Becoming aware of our own biases may be the hardest step. If you are struggling to identify unconscious bias in your work, ask others who you trust and know you well for help.

Step 2: Find your trigger.

Write a list of all the situations in which you are most likely to experience your bias. Start to notice if you exhibit your biases in meetings, before a particularly tough decision, over email, when you talk to a specific group or person, or when you’re in certain moods (hungry, stressed or tired).

Example: I tend to brush aside concerns most in meetings with others. I notice that a trigger for me is when someone says, “I don’t want to confuse things, but I’m concerned about ...,” I tend to stop listening or jump in to interrupt without fully considering their opinion.

Step 3: Slow down.

Research shows that bias happens more often when we are rushed, stressed, or excited. Research also shows that taking a pause can help us switch off the “flight or fight” automatic brain response and improve our ability to engage in rational thought.

When you notice a trigger, try one of these techniques to take a pause:

1. Take three deep and slow breaths.
2. Count back from 10.
3. Lean back from your desk and stretch your arms.
4. Close your eyes and imagine a loved one.

Example: When I notice myself wanting to interrupt others who have a different opinion, I will take a sip of water, and breathe deeply first before responding.

Step 4: Do one small thing differently.

Choose a simple action that can help you counteract snap judgements.  Research shows that repeating the same new action every time you experience your trigger for bias is the best way to retrain your neural pathway. When done enough, this new action can become habitual.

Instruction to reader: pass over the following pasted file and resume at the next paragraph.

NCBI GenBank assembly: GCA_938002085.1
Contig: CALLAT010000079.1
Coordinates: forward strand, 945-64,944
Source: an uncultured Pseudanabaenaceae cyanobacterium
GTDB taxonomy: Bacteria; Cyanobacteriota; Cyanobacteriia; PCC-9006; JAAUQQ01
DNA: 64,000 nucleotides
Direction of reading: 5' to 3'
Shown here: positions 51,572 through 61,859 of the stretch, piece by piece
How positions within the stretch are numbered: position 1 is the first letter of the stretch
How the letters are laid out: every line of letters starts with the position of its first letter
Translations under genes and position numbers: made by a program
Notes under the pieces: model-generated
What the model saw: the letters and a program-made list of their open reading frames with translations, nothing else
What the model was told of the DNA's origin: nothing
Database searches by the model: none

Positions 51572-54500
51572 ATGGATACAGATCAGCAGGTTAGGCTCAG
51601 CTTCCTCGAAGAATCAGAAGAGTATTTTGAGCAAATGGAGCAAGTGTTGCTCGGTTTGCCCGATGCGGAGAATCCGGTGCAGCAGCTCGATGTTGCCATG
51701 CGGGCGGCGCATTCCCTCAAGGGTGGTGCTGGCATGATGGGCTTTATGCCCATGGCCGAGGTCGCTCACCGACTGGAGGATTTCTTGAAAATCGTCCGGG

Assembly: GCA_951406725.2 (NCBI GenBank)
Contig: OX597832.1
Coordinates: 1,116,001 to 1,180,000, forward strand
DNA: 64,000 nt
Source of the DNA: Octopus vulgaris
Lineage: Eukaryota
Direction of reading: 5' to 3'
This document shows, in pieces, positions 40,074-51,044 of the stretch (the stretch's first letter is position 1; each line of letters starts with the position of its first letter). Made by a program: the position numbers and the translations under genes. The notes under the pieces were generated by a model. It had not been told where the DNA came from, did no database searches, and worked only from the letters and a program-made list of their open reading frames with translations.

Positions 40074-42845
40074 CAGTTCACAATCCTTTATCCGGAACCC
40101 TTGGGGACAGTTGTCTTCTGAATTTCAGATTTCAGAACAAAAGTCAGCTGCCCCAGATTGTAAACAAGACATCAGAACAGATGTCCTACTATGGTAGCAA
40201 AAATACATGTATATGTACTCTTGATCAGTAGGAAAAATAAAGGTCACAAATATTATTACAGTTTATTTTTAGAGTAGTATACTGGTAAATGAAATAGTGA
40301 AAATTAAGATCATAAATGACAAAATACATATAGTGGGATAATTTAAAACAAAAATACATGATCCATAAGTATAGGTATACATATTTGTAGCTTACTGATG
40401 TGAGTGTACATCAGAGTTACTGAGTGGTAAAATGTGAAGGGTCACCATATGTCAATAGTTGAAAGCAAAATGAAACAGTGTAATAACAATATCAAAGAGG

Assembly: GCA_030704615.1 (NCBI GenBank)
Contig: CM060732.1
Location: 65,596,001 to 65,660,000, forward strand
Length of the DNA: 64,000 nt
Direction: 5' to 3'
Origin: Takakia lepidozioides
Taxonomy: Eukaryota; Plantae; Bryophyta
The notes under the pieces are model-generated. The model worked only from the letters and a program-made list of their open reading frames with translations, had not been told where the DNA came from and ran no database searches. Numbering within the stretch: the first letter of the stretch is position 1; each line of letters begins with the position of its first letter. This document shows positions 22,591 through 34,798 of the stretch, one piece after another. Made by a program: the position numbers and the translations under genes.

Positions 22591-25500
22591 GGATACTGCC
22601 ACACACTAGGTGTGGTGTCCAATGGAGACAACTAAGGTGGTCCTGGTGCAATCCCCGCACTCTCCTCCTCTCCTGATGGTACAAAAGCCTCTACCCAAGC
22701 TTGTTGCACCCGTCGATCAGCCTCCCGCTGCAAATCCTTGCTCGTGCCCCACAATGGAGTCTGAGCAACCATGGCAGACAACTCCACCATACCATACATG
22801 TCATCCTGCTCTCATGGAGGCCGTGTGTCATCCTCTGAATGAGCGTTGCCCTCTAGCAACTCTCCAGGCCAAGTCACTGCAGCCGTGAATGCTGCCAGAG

Example: After I’ve taken a deep breath or a sip of water, I will fully hear what they say without the intent to interrupt and consider their point before responding.

Now, give yourself a mental pat on the back for taking the time and effort to combat your unconscious bias! Research shows positive emotions help cement our ability to habitualized actions.

There are small steps you can take in your day-to-day life

Here are other examples of actions you can take to counter unconscious bias in 60 seconds or less:

• After a meeting, ask for feedback from a participant who wasn’t as vocal at the meeting and take one minute to seriously consider their opinion.
• If you organize or lead a meeting, ask a different person to kick off each meeting for a variety of different perspectives.
• Every quarter, take time to schedule one meeting with someone who has a completely different background or set of ideas than you.
• In any stressful situation, take three deep and slow breaths and ask yourself if your assumptions are true before taking action.
• Before you make a crucial decision, schedule a meeting with someone and ask them to play the role of devil’s advocate.

Busting unconscious bias is not always easy, so remember to be kind to yourself and curious in the process! For more information on habit formation, visit us at www.thebeinglab.com. Or join us for our workshop in partnership with Quantum Impact: 60 Second Habits for Inclusive Leadership.

About the authors

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    Cindy Chen

    Cindy Chen is founder of The Being Lab, helping learners thrive using science + design. Previously, Cindy worked as a coach, consultant, and product manager on Google's Wellness and Sustainable Performance team.
  • Farah mahesri picture wr%2520copy

    Farah Mahesri

    Farah Mahesri is co-founder of Quantum Impact, an education and youth specialist, and technology and partnership innovator based in San Francisco.